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Investigations of Sacral Electrical Roots in Ancient Languages of the Mediterranean Region

by Hugh Crosthwaite

Chapter 15


In 1888 Sir Flinders Petrie excavated the mortuary temple of Amenemhet at Hawara in the Fayum. Amenemhet's dates are 1839 to 1791 B. C.

It could have been the model for the rebuilding of the Knosos labyrinth in about 1700 B. C., but not for the first large palace building at Knosos, if the latter is to be dated to about 1900 B. C.

Petrie assumed that it was the building described by Strabo early in the first century A. D., and by Herodotus, who visited it in about 440 B. C.

Its builders were twelve kings, who were contemporaries and related by marriages.

It had twelve covered courts and two stories. There were three thousand rooms, half of them underground, half above. Each court was of white stone, surrounded by a colonnade. Such a large number of rooms suggests a storage depot.

Near the corner at one end was a pyramid, 240 feet high, with carved figures of animals on it. The pyramid was entered by an underground passage. [Herodotus II: 148]

The Fayum temple and the Knosos palace were both temples. The use of white shoes [phaikades] and gypsum may have something to do with cleanliness and purity.

The presence of a bath-house and of a guest-house fits the Greek tradition of hospitality involving bath ritual and banquet such as are described in the Odyssey. There is evidence that child sacrifice and cannibalism took place, a combination that reminds one of Kronos and Zeus.

Temple ornaments included snakes, bull, horns, axe and statuettes of goddesses.

What sort of temple was it at Knosos, and at Hawara for that matter?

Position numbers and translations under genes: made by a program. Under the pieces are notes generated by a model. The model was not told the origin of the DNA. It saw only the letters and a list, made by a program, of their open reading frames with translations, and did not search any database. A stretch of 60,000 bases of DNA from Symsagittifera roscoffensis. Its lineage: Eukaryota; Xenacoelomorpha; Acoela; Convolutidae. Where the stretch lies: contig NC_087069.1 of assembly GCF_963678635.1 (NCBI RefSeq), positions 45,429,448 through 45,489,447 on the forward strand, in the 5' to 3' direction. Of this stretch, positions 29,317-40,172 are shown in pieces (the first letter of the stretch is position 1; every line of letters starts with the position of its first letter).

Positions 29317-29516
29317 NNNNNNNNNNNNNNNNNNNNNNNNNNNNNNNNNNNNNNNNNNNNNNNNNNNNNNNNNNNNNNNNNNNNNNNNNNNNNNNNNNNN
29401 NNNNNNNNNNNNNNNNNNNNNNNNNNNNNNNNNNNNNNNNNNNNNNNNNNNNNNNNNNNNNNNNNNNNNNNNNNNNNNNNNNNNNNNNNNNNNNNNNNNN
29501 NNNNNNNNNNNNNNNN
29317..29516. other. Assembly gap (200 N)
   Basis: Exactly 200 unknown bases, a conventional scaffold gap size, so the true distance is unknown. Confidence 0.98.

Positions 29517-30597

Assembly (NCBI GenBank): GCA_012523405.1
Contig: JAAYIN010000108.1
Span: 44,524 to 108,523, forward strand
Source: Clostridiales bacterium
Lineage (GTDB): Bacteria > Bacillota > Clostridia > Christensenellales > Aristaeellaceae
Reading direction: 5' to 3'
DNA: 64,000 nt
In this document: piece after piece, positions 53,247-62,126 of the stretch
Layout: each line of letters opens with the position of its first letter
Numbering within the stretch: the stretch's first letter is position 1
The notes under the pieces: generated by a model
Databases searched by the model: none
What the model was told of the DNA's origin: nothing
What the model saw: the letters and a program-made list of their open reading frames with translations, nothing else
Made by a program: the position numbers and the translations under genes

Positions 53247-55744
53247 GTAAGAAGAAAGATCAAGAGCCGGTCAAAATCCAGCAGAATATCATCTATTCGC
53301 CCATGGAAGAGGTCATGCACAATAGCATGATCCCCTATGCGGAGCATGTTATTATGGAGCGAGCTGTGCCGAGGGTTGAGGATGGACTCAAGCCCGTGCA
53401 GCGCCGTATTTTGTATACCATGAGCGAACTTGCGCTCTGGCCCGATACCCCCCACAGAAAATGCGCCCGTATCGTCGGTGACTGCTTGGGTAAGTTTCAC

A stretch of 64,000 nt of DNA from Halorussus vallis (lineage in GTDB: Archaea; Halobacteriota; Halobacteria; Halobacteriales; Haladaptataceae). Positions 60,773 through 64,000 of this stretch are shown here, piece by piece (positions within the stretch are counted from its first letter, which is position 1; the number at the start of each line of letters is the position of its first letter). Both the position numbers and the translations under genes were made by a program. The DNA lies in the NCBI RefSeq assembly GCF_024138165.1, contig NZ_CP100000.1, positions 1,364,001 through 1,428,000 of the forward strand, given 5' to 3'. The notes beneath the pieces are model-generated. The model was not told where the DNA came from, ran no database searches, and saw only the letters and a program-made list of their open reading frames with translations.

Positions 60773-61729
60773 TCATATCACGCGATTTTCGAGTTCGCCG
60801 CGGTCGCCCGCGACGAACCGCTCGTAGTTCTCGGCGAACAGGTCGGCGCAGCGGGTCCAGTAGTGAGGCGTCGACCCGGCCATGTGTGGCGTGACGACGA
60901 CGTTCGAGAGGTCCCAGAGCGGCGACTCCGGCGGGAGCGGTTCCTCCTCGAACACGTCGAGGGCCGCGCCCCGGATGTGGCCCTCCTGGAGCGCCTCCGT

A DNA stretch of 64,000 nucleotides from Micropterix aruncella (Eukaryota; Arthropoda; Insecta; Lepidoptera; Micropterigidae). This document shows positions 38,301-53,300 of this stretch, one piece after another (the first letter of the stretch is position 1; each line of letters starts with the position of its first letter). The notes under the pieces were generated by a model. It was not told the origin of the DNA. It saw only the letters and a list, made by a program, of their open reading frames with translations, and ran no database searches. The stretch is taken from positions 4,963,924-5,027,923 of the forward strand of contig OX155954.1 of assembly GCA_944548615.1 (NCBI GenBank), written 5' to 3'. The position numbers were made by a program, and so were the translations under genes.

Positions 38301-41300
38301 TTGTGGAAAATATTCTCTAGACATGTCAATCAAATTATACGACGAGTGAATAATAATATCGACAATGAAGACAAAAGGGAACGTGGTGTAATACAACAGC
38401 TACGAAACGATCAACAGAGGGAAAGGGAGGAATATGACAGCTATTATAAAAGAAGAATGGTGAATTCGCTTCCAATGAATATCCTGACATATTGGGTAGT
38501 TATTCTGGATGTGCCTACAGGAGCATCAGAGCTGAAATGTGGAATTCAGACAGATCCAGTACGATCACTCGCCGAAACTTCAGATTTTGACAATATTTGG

I suggest that the labyrinths at Hawara and at Knosos, as well as being religious, administrative and storage centres, were representations of heaven and earth, the cosmos. The same may be true of the Hittite capital of Hattusas.

Several features tend to this conclusion. The vocabulary used for the pillar or column supports the idea that columns and colonnades represented paths from earth to sky. A summary of the words connected with pillars may be useful, and will demonstrate the close relationship between the various languages.


The Greek kion may have a link with Egyptian. Kion, column, can also, with slightly different pronunciation [different position of the accent], mean 'going'. The letter k betrays the presence of ka.

Greek pyrgos, tower, contains the word pyr, fire, and possibly ka as well.

Akkadian durr, tower, resembles the Latin turris, and Latin columna needs no translation.

Egyptian has an, light tower, and ucha, pillar. It is reported that in 665 B. C. the Assyrians took from Egyptian Thebes two bronze-coated obelisks. Techen, another Egyptian word for a pillar, resembles the Greek techne, skill or art. Techen, reversed, becomes necht, to be strong.

Hebrew shath, column, may have some connection with the god Set. Egyptian utchu, memorial tablet, may represent the sound of a spark, such as occurs in tcham, the Egyptian sceptre or scotch that has an eagle perched on the top.

Etruscan prezu, column, is the Greek prester, a word which suggests an electrical fire in the form of a tornado. Reversed, it resembles the Hebrew tsarebh, burning. It also resembles Latin stirps. This word is basically stirp-, the final s being only a case ending. Stirps is the trunk and roots of a tree, or the stem and roots of a plant, and would be a useful word to describe a twister.

We have already looked at the story of Jacob and his dream of a ladder between earth and sky. He called the city Bethel, house of El. Its original name, Luz, if reversed, becomes zul. The Greek stul-is a pillar.

There was probably a connection between the building of pillars and columns and the concept of the World Tree, Yggdrasil, of northern myth. The Greek hule means wood, material. Reversed, this word would sound like el uch. Egyptian ucha is a pillar, so the word could have meant 'divine pillar'.

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